Sir David Adjaye, the Tanzanian-born British architect of Ghanaian descent, has been announced as recipient of the 2021 Royal Gold Medal, one of the world’s highest accolades for architecture. It marks the first time in the 173-year history of the medal, awarded annually by the Royal Institute of British Architects (RIBA), that it has been given to a black architect.
The announcement comes as the institute is examining its own role in Britain’s colonial past and struggling to address the continued lack of black representation in architecture. Only 5.2% of students accepted on to architecture courses in the UK are black, while the number of black registered architects has dropped to just 1% of the total.
“It’s incredibly humbling and a great honour to have my peers recognise the work I have developed with my team and its contribution to the field over the past 25 years,” said Adjaye, 54, on hearing the news. “Architecture for me has always been about the creation of beauty to edify all peoples around the world equally and to contribute to the evolution of the craft.”
Adjaye has long been weary of being defined as a “black architect”, but he has served as an undeniable role model in such a white-dominated industry. “I am an architect first of all, whose background is complex,” he told the Observer in 2014. “I use the continent of Africa as a background. But I also grew up in London. … I’m just not always looking at the usual references.”
Adjaye trained at Southbank University and the Royal College of Art, establishing his first practice with William Russell in 1994, before setting up Adjaye Associates in 2000. He shot to fame in his early 30s on the back of an inventive series of bar interiors and private homes in London for a star-studded client list, including Chris Ofili, Ewan McGregor and Alexander McQueen. In many critics’ eyes, these are still some of his best projects. They were thrillingly inventive, imbued with a raw, rough-and-ready power, and exhibited a deft talent for combining unexpected materials with maximum sensuous effect — from using honeycomb aluminium to make a bar, to slathering coarse slabs of chipboard with a seductive slick of lacquer.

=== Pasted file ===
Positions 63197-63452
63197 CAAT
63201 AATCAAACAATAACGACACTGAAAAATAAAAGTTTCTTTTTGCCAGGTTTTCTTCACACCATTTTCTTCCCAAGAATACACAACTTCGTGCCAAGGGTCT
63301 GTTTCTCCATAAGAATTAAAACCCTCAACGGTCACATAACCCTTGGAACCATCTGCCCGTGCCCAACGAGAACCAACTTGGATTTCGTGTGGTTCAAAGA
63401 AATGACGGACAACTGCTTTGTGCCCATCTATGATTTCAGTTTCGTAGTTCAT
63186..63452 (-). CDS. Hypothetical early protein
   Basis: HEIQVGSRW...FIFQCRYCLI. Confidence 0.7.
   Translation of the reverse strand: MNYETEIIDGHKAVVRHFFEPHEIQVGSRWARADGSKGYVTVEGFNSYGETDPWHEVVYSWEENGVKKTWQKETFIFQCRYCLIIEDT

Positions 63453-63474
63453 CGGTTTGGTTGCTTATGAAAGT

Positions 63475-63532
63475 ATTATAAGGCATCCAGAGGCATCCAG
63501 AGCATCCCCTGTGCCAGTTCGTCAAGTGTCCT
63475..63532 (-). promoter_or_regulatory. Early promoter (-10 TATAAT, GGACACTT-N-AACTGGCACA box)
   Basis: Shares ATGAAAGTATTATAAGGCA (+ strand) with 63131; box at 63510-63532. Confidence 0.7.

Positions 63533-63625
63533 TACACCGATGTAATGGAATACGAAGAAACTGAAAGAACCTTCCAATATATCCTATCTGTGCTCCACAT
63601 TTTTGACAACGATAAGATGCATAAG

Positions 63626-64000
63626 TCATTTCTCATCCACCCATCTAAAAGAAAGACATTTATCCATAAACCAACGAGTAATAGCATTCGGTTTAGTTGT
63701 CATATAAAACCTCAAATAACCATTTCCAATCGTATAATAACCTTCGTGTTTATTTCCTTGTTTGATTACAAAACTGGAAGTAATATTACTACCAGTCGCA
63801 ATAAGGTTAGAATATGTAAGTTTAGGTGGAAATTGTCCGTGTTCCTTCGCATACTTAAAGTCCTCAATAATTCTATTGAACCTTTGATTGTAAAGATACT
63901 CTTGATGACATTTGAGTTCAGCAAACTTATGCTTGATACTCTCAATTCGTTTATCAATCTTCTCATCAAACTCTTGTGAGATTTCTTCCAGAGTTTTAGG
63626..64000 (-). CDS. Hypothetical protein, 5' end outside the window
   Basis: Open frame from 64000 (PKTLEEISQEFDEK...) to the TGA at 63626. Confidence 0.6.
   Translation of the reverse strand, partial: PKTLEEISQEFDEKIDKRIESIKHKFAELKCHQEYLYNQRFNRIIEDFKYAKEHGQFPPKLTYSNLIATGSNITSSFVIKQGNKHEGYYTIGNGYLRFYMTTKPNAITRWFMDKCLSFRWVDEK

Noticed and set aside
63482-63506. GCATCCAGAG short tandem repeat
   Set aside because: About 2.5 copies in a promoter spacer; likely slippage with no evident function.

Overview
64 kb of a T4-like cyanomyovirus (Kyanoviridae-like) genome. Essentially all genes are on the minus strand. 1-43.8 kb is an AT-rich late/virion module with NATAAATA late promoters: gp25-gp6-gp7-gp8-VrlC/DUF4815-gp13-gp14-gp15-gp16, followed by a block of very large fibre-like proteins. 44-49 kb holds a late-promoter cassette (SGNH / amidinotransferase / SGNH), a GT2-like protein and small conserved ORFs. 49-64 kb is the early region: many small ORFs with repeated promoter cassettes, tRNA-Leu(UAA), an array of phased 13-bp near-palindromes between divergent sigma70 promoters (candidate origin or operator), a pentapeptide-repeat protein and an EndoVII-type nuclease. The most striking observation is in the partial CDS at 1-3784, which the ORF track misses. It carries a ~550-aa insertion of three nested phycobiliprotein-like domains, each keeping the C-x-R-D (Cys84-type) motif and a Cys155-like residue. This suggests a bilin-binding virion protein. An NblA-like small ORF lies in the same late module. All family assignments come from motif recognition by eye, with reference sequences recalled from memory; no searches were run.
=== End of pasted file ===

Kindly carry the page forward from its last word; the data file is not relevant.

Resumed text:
As the gold medal citation puts it: ‘Adjaye’s work is contradictory and yet coherent, contrasting and courageous, setting up and balancing elegance and grit, weightlessness and weight, dark and light’. His buildings revel in contrasts, compressing people through dark passageways and into light-flooded chambers, while combining tough, abrasive surfaces with slick mirror-polished finishes.
But his projects haven’t always been so successful at the larger scale. His first public buildings, such as the Idea Store libraries in Tower Hamlets in 2005, received a lukewarm reception and have suffered from maintenance issues. His Sugar Hill affordable housing block in Harlem, New York, built in 2015, was criticised as being designed from the outside in, with too much emphasis on creating an eye-catching exterior at the expense of the homes inside. As the New York Times wrote: ‘Providing poor families with small, distinctive but difficult living spaces to accommodate a striking facade throws the whole design into question, betraying the project’s basic mission.’
To many critics, Adjaye redeemed himself with the Smithsonian National Museum of African American History and Culture, which arrived in 2016 as a glittering golden crown on the Mall in Washington DC. Designed in partnership with three other practices, it is a refreshing foil to its sober classical neighbours and it tells a powerful story in an atmospheric sequence of interiors.
Adjaye is currently building one of the strangest high-rise towers Manhattan has ever seen, in the form of a dark, glowering stack of rugged concrete arches piled high towards the clouds. Then there’s a gargantuan new National Cathedral for Ghana in Accra, designed like a big swooping tent; a salmon pink library in Florida; a financial centre in Dakar, Senegal; and the Thabo Mbeki Presidential Library in Johannesburg, South Africa, among many other projects. If enough care is spent on the details, these buildings could revive the daring spirit of his early projects.
Source: the Guardian
Photograph: Nic Lehoux, Smithsonian National Museum of African American Arts and Culture
Naila Scargill is the publisher and editor of horror journal Exquisite Terror. Holding a broad editorial background, she has worked with an eclectic variety of content, ranging from film and the counterculture, to political news and finance.